De-mystifying Python Dictionaries !!!

In the python world Dictionaries are probably the most used Data-structures. They serves many purposes from storing and accessing configs to storing some kind of structured data. So, understanding and using them well is a great arsenal for a python developer.

So, in this short article I will try to explain some cool concepts of python dictionary. So, here we go :

let’s the code begin !!

* Dictionary default values :

Suppose we have a dictionary like this :

sample_dict = {
    "apple" : "red",
    "banana" : "yellow",
    "carrot" : "orange"

here, if we want to access value of any key, we can access it by calling the dictionary with that key, for example let’s say we have a function printing colour of the fruit passed as the arguments, it goes like this :

def fruit_color(fruit):
    return "Color of fruit is {}".format(sample_dict[fruit])

#if we call this function and pass it a fruit value it will #print it's color.

fruit_color_str = fruit_color("apple")

# result :
'Color of fruit is red'

# if we try to access a value of key which is not present in the #dict, then a KEY ERROR will be thrown by the python interpreter.
#But, in order to prevent key error and providing a default #response for non-existing keys we can user get() operator.

def fruit_color(fruit):
    return "Color of fruit is {}".format(sample_dict.get(fruit,"unknown color"))

# now if we call like :
a = fruit_color('pineapple')

# result:
Color of fruit is unknown color

So, .get() basically helps you to avoid KEY ERROR and return a default value for a key that does not exist in dictionary.

* Sorting Dictionaries :

Python dictionaries are un-ordered dataset i.e every-time time you access it , the order of keys will not be necessarily same. So, sorting dictionaries can be very handy sometimes. Python provides a way to do this : 

#Suppose we have dict like this :
demo_dict = {
    'nitish' : 23,
    'arpit' : 24,
    'raghav' : 21

#if we want to sort the dictionary lexicographically according to #keys we can do like this :

sorted(demo_dict.items(), key = lambda x: x[0])

# printing dict

# result voila :
demo_dict = {
    'arpit' : 24,
    'nitish' : 23,
    'raghav' : 21

#you guessed it right, if we want to sort according to dict #values then we'll change lambda like this :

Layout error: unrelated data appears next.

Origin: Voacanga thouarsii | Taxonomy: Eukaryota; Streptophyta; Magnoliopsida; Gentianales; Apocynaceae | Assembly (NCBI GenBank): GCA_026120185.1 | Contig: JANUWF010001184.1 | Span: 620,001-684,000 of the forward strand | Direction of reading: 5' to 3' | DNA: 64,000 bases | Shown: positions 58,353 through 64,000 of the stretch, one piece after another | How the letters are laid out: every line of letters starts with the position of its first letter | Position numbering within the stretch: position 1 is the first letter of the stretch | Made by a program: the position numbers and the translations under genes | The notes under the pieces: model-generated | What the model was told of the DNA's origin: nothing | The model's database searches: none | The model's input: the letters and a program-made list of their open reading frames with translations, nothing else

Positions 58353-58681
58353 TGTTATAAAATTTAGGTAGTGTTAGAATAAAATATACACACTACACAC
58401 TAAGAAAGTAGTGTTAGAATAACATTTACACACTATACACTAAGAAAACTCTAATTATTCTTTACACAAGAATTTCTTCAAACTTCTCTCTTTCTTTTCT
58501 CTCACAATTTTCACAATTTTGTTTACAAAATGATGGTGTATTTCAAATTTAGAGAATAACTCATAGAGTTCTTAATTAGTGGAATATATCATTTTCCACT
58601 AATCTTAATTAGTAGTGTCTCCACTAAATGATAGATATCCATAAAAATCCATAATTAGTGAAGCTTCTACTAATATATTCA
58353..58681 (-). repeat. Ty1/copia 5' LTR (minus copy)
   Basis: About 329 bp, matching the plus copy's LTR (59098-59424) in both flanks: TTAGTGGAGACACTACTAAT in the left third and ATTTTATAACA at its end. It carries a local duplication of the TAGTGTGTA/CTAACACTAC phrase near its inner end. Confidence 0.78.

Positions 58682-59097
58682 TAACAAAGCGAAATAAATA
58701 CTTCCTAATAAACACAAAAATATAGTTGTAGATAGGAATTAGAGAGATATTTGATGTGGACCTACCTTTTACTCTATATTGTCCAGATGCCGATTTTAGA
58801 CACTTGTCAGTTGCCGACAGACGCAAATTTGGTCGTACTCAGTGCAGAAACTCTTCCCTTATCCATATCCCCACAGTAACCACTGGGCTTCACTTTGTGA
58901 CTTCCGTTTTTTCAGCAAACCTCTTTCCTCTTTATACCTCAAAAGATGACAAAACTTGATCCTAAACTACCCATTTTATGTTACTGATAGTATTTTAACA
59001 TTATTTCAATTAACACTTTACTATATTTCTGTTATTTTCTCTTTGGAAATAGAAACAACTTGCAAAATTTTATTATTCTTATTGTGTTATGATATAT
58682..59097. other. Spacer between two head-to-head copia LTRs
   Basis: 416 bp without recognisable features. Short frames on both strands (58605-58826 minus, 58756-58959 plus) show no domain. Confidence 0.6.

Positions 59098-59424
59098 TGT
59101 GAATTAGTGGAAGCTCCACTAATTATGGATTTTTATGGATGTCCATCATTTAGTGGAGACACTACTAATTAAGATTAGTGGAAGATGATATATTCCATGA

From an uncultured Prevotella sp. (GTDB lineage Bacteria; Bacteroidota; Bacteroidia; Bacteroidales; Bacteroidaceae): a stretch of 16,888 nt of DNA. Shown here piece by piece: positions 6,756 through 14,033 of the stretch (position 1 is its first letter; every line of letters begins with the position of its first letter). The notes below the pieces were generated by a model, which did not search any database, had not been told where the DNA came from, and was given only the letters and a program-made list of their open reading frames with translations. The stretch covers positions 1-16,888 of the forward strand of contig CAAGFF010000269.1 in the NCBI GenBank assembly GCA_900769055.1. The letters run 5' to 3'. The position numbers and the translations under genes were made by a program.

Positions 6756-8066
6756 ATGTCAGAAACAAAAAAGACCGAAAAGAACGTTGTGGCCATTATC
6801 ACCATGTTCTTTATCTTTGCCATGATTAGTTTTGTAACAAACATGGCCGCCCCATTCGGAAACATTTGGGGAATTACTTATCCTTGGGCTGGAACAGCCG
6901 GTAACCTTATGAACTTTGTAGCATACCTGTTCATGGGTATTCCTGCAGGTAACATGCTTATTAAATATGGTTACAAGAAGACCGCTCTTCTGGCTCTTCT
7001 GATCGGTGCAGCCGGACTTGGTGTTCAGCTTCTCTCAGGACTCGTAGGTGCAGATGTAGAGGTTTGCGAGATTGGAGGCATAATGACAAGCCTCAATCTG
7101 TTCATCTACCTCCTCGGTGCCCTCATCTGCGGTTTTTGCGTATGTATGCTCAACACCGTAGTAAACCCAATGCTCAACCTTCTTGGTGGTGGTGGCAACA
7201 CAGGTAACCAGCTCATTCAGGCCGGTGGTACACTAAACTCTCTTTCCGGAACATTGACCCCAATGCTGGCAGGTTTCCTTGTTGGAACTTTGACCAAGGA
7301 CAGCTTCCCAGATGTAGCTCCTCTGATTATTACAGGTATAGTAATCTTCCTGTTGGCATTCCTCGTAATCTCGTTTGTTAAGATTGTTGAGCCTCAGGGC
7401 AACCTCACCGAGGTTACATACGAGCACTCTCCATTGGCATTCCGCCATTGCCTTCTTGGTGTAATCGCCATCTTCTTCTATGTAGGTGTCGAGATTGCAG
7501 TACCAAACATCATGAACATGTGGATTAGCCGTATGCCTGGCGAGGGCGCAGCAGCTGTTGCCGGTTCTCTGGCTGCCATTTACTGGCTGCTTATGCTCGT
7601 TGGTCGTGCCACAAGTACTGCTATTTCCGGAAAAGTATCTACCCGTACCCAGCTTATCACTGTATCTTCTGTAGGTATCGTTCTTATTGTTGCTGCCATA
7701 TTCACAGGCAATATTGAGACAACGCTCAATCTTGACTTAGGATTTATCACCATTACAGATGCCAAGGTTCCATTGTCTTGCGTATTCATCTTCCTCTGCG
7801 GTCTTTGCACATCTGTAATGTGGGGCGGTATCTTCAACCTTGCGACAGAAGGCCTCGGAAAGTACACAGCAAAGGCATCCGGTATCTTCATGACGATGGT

sorted(demo_dict.items(), key = lambda x: x[1])

#result :
demo_dict = {
    'raghav' : 21,
    'nitish' : 23,
    'arpit' : 24

* Weird Dict statement :

The output of the statement below can be little confusing but it explains many hidden concepts of Python. So, try to guess the output of the statement below :

# guess the output

dict_demo = {
    True : "a",
    1 : "b",
    1.0 : "c"

# take your time
# output is weird, right ??


# result :
{ True : "c" }
Output is confusing , right ??

This is because the Boolean class in python is subclass of Integer class.
i.e True and False are considered as 1 and 0 integers respectively. Exception to this is when you print them by converting them to string.

Therefore, you can access the 0th and 1th index of a list like this :

demo_list = ["a","b","c","d"]

# result

# result

# It is quite cool, right ???

And, another thing to note here is that, when there are duplicate keys in a dict , python interpreter checks both the key equality and it’s hash value before concluding that they are same keys and replace the value with the later. That is why in the first example, we get the output as :

{True : "c"}

#because all True, 1 and 1.0 have same hash value and they are #equal, therefore remains same as True, but value of this key #gets updated to "c" as it is the latest key value.

* Merging two or more dictionaries together !

Many a times we want to merge two or more dictionaries together. In python 2.7 this can be easily achieved by using  .update()  operator.

# Example
dict_a = {
    "nitish" : 23,
    "arpit" : 24

dict_b = {
    "mudit" : 25

#Both of them can be merged like this :



# result
    "nitish" : 23,
    "arpit" : 24,
    "mudit" : 25

But, what if we want to merge more than 2 dictionaries together. After python 3.6, there is a very nice way by which we can achieve this.

dict_a = {
    "nitish" : 23,
    "arpit" : 24

dict_b = {
    "mudit" : 25

#After python 3.6

dict_merged = {**dict_a, **dict_b}


{'nitish': 23, 'arpit': 24, 'mudit': 25}

This method comes very handy when we are merging more than two dicts together.

* Switch case statements using Dicts

There is no switch case statements in Python, so how can you achieve that ?? Python Dictionaries comes to the rescue here : 

#Suppose have scenario like this
def demo_func(data):
    if data==cond_1:
        return "Hi cond_1"
    elif data==cond_2:
       return "Hi cond_2"
    elif data==cond_3:
       return "Hi cond_3"
    elif data==cond_4:
       return "Hi cond_4"
        return "Hi unknown condition"

#The above code does not look pythonic and it looks very ugly
#The above code can be written in a very compact way using python
# Dictionaries like this :

def demo_func(data):
    return {
        'cond_1' : "Hi cond_1",
        'cond_2' : "Hi cond_2",
        'cond_3' : "Hi cond_3",
        'cond_4' : "Hi cond_5",
    }.get(data,'Hi unknown condition')

#the above codes looks much more pythonic, right ??
#that's the magic of dictionaries.   

So, above were some tricks and hacks about Dictionaries which I use on a regular basis in my python work. If you find them useful do comment and give your feedback. Thanks and Happy Hacking !!!

Good Luck !!!

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